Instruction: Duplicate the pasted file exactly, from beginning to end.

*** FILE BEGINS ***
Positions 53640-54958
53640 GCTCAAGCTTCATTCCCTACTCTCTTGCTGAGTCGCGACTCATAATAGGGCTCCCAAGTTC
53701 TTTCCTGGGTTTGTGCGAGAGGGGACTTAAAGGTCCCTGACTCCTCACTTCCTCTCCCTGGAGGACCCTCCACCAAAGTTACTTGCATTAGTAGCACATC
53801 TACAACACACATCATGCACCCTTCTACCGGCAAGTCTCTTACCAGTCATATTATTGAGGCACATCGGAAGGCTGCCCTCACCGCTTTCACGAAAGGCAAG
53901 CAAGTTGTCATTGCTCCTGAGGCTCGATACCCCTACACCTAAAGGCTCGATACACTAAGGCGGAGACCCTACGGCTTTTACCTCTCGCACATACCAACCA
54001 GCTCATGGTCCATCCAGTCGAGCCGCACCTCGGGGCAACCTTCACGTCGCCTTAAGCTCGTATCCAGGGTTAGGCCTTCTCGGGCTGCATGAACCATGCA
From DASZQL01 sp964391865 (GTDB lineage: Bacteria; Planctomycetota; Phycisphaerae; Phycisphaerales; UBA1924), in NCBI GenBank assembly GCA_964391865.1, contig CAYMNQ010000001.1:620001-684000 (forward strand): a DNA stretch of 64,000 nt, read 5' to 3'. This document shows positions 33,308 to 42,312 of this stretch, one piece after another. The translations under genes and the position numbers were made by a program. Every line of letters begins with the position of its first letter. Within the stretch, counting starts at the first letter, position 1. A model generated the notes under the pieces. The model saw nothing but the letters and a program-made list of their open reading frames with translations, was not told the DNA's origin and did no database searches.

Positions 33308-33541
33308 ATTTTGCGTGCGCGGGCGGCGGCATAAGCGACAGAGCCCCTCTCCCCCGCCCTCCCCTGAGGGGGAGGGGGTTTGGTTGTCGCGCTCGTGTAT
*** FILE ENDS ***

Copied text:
Positions 53640-54958
53640 GCTCAAGCTTCATTCCCTACTCTCTTGCTGAGTCGCGACTCATAATAGGGCTCCCAAGTTC
53701 TTTCCTGGGTTTGTGCGAGAGGGGACTTAAAGGTCCCTGACTCCTCACTTCCTCTCCCTGGAGGACCCTCCACCAAAGTTACTTGCATTAGTAGCACATC
53801 TACAACACACATCATGCACCCTTCTACCGGCAAGTCTCTTACCAGTCATATTATTGAGGCACATCGGAAGGCTGCCCTCACCGCTTTCACGAAAGGCAAG
53901 CAAGTTGTCATTGCTCCTGAGGCTCGATACCCCTACACCTAAAGGCTCGATACACTAAGGCGGAGACCCTACGGCTTTTACCTCTCGCACATACCAACCA
54001 GCTCATGGTCCATCCAGTCGAGCCGCACCTCGGGGCAACCTTCACGTCGCCTTAAGCTCGTATCCAGGGTTAGGCCTTCTCGGGCTGCATGAACCATGCA
From DASZQL01 sp964391865 (GTDB lineage: Bacteria; Planctomycetota; Phycisphaerae; Phycisphaerales; UBA1924), in NCBI GenBank assembly GCA_964391865.1, contig CAYMNQ010000001.1:620001-684000 (forward strand): a DNA stretch of 64,000 nt, read 5' to 3'. This document shows positions 33,308 to 42,312 of this stretch, one piece after another. The translations under genes and the position numbers were made by a program. Every line of letters begins with the position of its first letter. Within the stretch, counting starts at the first letter, position 1. A model generated the notes under the pieces. The model saw nothing but the letters and a program-made list of their open reading frames with translations, was not told the DNA's origin and did no database searches.

Positions 33308-33541
33308 ATTTTGCGTGCGCGGGCGGCGGCATAAGCGACAGAGCCCCTCTCCCCCGCCCTCCCCTGAGGGGGAGGGGGTTTGGTTGTCGCGCTCGTGTAT